23 December 1980 Remote Sensing Of The Sea/Air Interphase As An Indicator Of Subsurface Activity
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It is generally agreed that image collection technology for high altitude aircraft and satellite remote sensing programs is far ahead of data interpretation and exploitation, especially for oceanographic purposes. Data presented here contribute to the hypothesis that remote sensing records reveal, in their anomalous gray shades and thermal evidence for upwelling, specific differences in aerosol chemistry that reflect both surface and sub-surface sources. Specific illustrations of the striking changes in aerosol composition are provided for continental, marine, and coastal regions, highlighting the unique enrichment of nitrate particulates in areas of coastal upwelling. Spectra characteristic of these differing atmospheric particulates, as collected in numerous field studies, are included for the mid-infrared range. These spectra provide essential "ground truth" for satellite and high altitude aircraft image interpretation.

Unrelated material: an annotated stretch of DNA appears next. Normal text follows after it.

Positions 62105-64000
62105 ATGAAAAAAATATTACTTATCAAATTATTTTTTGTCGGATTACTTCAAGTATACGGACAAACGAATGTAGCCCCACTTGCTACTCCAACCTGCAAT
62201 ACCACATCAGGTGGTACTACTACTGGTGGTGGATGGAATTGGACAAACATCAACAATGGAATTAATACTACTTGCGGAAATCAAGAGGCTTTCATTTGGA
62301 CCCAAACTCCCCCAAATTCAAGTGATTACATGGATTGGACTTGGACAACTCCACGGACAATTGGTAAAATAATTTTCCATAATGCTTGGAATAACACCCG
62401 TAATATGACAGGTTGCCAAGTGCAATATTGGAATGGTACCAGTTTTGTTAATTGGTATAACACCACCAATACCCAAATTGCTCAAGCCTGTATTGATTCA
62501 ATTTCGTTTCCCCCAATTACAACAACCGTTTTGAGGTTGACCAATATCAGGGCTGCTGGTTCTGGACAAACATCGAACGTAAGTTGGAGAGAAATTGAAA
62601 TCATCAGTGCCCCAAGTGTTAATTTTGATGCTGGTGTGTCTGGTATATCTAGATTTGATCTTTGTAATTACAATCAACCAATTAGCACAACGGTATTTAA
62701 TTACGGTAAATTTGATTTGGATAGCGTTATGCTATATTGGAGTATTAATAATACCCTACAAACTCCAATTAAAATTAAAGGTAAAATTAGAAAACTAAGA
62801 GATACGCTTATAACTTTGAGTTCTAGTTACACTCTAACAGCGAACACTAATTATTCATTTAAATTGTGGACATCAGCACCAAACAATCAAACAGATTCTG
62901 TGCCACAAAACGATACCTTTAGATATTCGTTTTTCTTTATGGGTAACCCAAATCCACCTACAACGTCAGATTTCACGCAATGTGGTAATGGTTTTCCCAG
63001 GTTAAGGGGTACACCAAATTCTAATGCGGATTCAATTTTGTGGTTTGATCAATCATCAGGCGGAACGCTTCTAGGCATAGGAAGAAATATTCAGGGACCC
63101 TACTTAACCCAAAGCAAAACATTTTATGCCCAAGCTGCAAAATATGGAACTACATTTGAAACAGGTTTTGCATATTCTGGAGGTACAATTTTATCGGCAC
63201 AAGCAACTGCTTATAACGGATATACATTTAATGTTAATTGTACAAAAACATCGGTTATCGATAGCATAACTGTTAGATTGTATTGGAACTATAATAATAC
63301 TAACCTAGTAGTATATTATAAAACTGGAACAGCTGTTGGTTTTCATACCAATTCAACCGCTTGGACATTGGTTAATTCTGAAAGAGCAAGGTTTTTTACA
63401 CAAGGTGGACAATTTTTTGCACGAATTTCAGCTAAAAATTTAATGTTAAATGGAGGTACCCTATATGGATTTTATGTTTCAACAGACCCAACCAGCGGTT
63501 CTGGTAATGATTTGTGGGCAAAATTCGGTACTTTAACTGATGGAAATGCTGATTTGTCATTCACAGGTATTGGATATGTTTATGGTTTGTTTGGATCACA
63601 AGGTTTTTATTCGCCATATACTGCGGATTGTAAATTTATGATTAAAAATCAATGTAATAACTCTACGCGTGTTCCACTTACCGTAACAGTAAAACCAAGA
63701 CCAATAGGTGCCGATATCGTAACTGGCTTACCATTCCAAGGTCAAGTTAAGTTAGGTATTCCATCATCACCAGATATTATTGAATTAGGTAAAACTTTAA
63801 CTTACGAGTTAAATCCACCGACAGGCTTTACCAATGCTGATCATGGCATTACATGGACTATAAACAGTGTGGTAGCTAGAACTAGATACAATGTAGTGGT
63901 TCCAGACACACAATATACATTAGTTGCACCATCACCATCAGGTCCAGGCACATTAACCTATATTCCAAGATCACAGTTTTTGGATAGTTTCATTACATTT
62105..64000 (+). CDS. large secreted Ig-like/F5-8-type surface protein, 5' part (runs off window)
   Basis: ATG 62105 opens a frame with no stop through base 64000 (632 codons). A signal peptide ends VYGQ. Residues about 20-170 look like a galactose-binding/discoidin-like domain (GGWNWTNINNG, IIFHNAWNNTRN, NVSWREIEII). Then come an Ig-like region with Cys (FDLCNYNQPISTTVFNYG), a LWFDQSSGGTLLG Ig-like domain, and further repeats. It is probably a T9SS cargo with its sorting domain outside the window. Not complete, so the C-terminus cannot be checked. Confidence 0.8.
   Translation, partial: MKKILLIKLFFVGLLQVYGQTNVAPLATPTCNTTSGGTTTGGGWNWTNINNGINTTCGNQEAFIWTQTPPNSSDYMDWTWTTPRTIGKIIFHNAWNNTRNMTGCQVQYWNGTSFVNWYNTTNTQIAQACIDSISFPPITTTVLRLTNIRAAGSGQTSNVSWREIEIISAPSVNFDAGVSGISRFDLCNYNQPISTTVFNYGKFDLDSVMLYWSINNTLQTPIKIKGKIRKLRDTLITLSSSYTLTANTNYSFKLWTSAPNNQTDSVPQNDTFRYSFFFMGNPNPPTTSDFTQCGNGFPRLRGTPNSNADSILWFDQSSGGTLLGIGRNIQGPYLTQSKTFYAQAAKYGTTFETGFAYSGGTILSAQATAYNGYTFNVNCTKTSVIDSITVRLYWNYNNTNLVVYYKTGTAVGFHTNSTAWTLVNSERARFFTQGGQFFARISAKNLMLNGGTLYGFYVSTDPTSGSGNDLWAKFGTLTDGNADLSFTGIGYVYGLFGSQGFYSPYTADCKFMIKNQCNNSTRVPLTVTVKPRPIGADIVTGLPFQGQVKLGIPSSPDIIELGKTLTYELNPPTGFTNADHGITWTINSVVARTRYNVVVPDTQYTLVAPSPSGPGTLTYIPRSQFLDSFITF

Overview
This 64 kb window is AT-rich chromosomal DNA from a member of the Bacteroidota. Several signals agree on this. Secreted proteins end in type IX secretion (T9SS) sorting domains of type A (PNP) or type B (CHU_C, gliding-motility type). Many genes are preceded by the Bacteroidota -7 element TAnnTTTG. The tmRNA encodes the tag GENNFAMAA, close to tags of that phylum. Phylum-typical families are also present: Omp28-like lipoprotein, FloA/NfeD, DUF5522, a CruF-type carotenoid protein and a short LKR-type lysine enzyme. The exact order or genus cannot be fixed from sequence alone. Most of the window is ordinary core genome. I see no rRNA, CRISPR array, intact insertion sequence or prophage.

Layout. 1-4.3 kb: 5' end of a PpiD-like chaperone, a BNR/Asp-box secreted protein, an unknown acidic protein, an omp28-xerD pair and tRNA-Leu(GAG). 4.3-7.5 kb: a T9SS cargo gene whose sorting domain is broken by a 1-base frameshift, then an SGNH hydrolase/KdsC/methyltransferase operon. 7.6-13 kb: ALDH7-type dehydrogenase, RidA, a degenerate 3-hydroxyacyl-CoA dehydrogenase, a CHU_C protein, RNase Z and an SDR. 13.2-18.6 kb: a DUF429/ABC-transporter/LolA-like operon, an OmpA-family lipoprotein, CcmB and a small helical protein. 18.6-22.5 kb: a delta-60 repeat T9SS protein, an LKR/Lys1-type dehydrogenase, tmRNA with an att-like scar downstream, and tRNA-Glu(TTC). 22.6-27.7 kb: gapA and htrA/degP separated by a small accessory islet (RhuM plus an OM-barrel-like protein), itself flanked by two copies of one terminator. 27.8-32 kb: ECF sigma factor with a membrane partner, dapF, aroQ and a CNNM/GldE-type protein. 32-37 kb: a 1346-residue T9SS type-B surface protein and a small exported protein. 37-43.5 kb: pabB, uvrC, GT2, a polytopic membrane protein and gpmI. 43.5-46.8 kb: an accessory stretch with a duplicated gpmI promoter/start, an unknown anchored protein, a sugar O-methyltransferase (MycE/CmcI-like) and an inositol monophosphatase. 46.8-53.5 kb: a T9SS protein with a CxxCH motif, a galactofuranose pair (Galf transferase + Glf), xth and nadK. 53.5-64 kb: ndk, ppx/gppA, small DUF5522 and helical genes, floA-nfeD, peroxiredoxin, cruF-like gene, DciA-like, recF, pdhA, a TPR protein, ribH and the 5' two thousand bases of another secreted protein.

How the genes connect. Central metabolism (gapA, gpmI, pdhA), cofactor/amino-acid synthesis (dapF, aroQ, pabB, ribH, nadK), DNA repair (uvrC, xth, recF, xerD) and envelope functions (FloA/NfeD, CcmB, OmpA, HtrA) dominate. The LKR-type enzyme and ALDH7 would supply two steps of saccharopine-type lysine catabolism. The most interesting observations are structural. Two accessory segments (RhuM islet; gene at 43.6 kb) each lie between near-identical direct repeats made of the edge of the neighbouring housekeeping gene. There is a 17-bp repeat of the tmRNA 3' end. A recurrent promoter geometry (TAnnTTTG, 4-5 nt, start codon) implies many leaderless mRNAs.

© (1980) COPYRIGHT Society of Photo-Optical Instrumentation Engineers (SPIE). Downloading of the abstract is permitted for personal use only.
R. E. Baier, R. E. Baier, C. W. Rogers, C. W. Rogers, V. A. DePalma, V. A. DePalma, R. J. Pilie, R. J. Pilie, } "Remote Sensing Of The Sea/Air Interphase As An Indicator Of Subsurface Activity", Proc. SPIE 0238, Image Processing for Missile Guidance, (23 December 1980); doi: 10.1117/12.959163; https://doi.org/10.1117/12.959163


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